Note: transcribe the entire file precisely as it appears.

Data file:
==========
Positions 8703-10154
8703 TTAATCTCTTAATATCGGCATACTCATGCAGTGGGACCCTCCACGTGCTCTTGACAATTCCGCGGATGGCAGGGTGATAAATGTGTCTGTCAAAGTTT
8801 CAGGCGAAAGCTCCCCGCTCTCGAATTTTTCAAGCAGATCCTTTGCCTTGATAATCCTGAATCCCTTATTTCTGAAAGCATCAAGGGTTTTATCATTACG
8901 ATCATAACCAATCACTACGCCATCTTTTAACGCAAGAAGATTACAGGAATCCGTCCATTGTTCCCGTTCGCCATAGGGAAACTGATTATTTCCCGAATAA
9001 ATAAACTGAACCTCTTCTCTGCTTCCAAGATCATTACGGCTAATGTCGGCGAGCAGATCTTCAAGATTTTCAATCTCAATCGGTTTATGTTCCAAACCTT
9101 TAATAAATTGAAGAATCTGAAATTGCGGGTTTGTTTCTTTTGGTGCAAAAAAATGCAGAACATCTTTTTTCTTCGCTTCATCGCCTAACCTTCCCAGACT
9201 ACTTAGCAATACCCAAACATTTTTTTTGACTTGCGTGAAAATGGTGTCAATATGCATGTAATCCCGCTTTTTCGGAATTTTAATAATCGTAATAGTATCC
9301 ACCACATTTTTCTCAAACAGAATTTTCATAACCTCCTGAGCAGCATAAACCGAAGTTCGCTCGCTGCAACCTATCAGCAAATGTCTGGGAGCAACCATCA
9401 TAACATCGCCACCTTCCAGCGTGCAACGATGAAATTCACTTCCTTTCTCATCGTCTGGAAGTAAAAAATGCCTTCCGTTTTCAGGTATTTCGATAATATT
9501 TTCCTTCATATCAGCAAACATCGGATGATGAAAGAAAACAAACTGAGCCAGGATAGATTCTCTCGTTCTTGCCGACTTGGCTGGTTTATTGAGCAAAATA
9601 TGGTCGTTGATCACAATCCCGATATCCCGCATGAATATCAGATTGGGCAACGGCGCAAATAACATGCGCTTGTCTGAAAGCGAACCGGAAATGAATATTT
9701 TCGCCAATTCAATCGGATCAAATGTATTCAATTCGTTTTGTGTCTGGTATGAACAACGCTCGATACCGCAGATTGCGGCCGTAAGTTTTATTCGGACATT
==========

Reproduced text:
Positions 8703-10154
8703 TTAATCTCTTAATATCGGCATACTCATGCAGTGGGACCCTCCACGTGCTCTTGACAATTCCGCGGATGGCAGGGTGATAAATGTGTCTGTCAAAGTTT
8801 CAGGCGAAAGCTCCCCGCTCTCGAATTTTTCAAGCAGATCCTTTGCCTTGATAATCCTGAATCCCTTATTTCTGAAAGCATCAAGGGTTTTATCATTACG
8901 ATCATAACCAATCACTACGCCATCTTTTAACGCAAGAAGATTACAGGAATCCGTCCATTGTTCCCGTTCGCCATAGGGAAACTGATTATTTCCCGAATAA
9001 ATAAACTGAACCTCTTCTCTGCTTCCAAGATCATTACGGCTAATGTCGGCGAGCAGATCTTCAAGATTTTCAATCTCAATCGGTTTATGTTCCAAACCTT
9101 TAATAAATTGAAGAATCTGAAATTGCGGGTTTGTTTCTTTTGGTGCAAAAAAATGCAGAACATCTTTTTTCTTCGCTTCATCGCCTAACCTTCCCAGACT
9201 ACTTAGCAATACCCAAACATTTTTTTTGACTTGCGTGAAAATGGTGTCAATATGCATGTAATCCCGCTTTTTCGGAATTTTAATAATCGTAATAGTATCC
9301 ACCACATTTTTCTCAAACAGAATTTTCATAACCTCCTGAGCAGCATAAACCGAAGTTCGCTCGCTGCAACCTATCAGCAAATGTCTGGGAGCAACCATCA
9401 TAACATCGCCACCTTCCAGCGTGCAACGATGAAATTCACTTCCTTTCTCATCGTCTGGAAGTAAAAAATGCCTTCCGTTTTCAGGTATTTCGATAATATT
9501 TTCCTTCATATCAGCAAACATCGGATGATGAAAGAAAACAAACTGAGCCAGGATAGATTCTCTCGTTCTTGCCGACTTGGCTGGTTTATTGAGCAAAATA
9601 TGGTCGTTGATCACAATCCCGATATCCCGCATGAATATCAGATTGGGCAACGGCGCAAATAACATGCGCTTGTCTGAAAGCGAACCGGAAATGAATATTT
9701 TCGCCAATTCAATCGGATCAAATGTATTCAATTCGTTTTGTGTCTGGTATGAACAACGCTCGATACCGCAGATTGCGGCCGTAAGTTTTATTCGGACATT